'I am not prepared for my family to be the washing machine for cricket's dirty laundry'
Warner withdraws appeal against leadership ban
David Warner, the Australian opener, has opted not to challenge Cricket Australia's life-time ban from leadership position on him, stating that he was not willing to subject his family and his teammates to 'further trauma and disruption.'
Warner, who was banned from his leadership position - then as Australia's vice captain following the ball tampering incident in the Cape Town Test in 2018, announced on Tuesday that he will be retracting his appeal to end the ban. He expressed his disappointment over the manner in which the enquiry was being conducted to prove his position as a corrected cricketer.
"In his submissions, Counselling Assisting made offensive comments about me that absolutely no substantive purpose under the Code of Conduct," Warner wrote. "Regrettably, the Review Panel acted contrary to the submissions of Cricket Australia and my lawyer and appeared to adopt virtually the entire position of Counsel Assisting.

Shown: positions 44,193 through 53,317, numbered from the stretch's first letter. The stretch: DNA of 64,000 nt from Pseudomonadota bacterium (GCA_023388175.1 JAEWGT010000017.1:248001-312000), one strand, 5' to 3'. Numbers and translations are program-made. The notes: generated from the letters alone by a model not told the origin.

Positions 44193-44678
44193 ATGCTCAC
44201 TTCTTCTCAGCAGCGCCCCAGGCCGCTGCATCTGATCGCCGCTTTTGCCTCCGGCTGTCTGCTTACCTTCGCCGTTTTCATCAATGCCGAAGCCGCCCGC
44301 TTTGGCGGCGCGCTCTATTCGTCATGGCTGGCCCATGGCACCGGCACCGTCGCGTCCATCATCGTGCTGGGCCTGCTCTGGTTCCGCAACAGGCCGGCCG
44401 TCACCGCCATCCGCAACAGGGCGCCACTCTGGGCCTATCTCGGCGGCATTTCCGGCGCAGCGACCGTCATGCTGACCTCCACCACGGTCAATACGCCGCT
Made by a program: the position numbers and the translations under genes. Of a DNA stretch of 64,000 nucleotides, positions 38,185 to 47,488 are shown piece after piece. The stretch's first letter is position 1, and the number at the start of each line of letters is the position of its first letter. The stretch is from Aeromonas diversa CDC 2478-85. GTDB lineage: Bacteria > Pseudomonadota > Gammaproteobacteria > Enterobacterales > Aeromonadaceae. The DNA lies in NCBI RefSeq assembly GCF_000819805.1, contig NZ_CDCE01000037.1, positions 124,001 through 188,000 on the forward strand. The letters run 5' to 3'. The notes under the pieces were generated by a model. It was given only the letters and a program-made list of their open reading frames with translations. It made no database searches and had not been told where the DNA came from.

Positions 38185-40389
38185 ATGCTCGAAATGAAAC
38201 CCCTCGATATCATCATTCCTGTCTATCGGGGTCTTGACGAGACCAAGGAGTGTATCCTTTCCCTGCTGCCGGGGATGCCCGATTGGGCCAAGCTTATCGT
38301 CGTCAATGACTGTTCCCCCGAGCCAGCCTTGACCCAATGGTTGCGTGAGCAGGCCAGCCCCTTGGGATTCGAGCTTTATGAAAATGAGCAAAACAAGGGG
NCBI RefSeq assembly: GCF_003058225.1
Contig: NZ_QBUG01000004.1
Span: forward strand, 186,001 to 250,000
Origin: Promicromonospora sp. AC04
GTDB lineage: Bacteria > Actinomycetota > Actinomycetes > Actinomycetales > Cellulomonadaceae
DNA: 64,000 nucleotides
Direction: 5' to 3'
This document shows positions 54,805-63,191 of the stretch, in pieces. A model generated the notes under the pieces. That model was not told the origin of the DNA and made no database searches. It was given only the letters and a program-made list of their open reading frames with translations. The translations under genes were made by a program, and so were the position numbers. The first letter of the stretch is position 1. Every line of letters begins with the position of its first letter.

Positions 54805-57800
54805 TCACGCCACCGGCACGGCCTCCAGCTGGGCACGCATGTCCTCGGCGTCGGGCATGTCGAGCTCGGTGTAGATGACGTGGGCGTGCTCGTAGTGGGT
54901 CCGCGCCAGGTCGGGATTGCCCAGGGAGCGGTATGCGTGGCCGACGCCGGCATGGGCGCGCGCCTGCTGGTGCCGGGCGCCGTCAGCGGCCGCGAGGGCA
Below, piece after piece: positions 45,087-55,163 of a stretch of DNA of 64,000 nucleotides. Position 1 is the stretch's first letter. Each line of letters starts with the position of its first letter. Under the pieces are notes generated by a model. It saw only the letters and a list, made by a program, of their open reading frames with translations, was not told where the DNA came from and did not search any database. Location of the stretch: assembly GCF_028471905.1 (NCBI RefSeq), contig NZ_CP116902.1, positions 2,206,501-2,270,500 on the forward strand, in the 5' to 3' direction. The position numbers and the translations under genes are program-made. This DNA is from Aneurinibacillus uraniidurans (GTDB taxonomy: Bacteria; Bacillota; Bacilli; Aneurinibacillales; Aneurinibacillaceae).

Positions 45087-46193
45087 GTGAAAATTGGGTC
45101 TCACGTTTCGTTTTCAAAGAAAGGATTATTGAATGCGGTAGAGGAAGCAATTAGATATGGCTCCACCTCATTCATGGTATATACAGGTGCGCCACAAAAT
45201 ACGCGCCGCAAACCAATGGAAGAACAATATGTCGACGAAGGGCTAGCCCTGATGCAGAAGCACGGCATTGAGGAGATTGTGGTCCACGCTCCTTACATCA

"In effect, Counsel Assisting, and, it appears, to some extent the Review Panel, want to conduct a public trial of me and what occurred during the Third Test at Newlands," Warner wrote. "They want to conduct a public spectacle to, in the Panel's words, have a "cleansing". I am not prepared for my family to be the washing machine for cricket's dirty laundry.
"Counsel Assisting the Review Panel appeared to be determined to revisit the events of March 2018 and the Review Panel appears determined to expose me and my family to further humiliation and harm by conducting a media circus.
"Regrettably, I have no practical alternative at this point in time but to withdraw my application. I am not prepared to subject my family or my teammates to further trauma and disruption by accepting a departure from the way in which my application should be dealt with pursuant to the Code of Conduct.
"Some things are more important than cricket."